Here, we chat to Bexi Owen, a singer-songwriter from The Wirral, who’s currently learning Welsh at Foundation level with Learn Welsh Pembrokeshire.
Where do you come from and what is your background?
I grew up in North West England, after my Dad moved there from Anglesey. I spent all of my school holidays on Anglesey with my Nain and Taid (grandmother and grandfather), so have always felt very connected with the Welsh side of my heritage, even though I couldn’t speak Welsh.
Why did you want to learn Welsh?
I have wanted to learn Welsh for some time, to deepen that connection with my Welsh side, and to be able to talk with relatives who are fluent. I also love the sound of the language, and so as a singer-songwriter, I am excited to create more songs in Welsh.
What’s it like learning in a virtual classroom?
The adaptation to online learning has opened Welsh up for me, as my nearest class would have been over an hour away. I really appreciate being able to sit in my home or garden and learn Welsh too. All the tutors are brilliant and so patient with us. It’s a very supportive atmosphere.
Do you speak Welsh outside of the virtual class?
I am very fortunate to have a large family to practise speaking Welsh with. I ring my Nain most evenings and we talk in Welsh about what we’ve both done.
What do you enjoy most about learning Welsh?
I love finding new phrases as there are so many poetic idioms in Welsh. I enjoy incorporating them into my songs and find being creative with the language has strengthened my speaking skills too.
Any advice for others who want to learn Welsh?
The best way I’ve found is to incorporate Welsh into things I already love to do. For me that is my songwriting and talking with my family. For others it might be watching a TV thriller but doing so on S4C. Or perhaps someone who loves to bake can start following recipes in Welsh. Weaving Welsh into daily life means it feels more natural and joyful.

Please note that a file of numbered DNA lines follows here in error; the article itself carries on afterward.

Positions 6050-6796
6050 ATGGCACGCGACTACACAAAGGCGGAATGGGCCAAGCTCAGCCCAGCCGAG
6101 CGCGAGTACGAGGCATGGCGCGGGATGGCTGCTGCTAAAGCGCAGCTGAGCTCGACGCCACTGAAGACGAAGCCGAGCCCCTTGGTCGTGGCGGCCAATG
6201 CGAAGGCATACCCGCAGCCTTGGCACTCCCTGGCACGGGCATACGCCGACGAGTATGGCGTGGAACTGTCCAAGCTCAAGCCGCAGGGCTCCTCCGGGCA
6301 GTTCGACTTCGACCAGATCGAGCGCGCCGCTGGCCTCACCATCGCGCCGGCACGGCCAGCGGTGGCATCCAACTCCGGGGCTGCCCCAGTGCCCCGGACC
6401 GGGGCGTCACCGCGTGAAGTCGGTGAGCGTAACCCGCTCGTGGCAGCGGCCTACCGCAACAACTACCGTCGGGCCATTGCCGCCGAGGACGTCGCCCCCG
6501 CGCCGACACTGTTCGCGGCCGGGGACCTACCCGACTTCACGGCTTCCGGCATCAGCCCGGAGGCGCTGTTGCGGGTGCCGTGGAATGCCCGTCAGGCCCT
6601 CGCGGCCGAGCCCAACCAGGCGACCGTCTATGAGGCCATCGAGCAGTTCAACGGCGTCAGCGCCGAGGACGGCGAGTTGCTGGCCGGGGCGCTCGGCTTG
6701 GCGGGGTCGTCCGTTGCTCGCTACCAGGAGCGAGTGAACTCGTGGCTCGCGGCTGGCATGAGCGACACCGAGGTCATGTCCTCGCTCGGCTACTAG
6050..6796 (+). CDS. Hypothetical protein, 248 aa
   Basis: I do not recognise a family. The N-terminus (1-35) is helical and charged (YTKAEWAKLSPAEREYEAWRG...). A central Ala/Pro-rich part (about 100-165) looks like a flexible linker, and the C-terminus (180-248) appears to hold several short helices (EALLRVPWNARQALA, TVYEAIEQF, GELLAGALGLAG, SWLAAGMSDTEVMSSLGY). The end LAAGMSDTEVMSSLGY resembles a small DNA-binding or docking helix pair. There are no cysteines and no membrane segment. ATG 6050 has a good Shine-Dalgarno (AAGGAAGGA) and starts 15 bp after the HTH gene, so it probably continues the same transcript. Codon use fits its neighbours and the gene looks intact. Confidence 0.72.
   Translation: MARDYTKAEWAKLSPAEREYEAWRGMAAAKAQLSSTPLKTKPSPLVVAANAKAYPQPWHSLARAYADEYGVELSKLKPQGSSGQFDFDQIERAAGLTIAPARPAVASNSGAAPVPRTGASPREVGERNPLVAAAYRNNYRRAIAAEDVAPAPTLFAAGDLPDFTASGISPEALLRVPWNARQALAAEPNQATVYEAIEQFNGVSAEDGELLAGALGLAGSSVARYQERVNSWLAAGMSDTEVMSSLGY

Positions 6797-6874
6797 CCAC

What do you enjoy the most, creating songs in Welsh or English?
I like the songs I’ve written in both English and Welsh, because I feel I can open Welsh up to my audiences in England, whilst not alienating people, and also explore my dual heritage of having both Welsh and English backgrounds.
You recently visited the residential Welsh language centre, Nant Gwrtheyrn, in Gwynedd - what was your impression of the place?
I have received support from Arts Council England to explore making new music in Welsh and English. Part of this fund allowed me to stay at the Nant and write, whilst being inspired by the incredible surroundings and setting. I was made to feel welcome, and I was able to practise Welsh with support and patience. I would highly recommend the place either for a course or just a relaxing visit.
Learning Welsh – what’s the next step for you?
I am looking forward to starting Canolradd/Intermediate level soon. I’m really excited to see where this adventure takes me.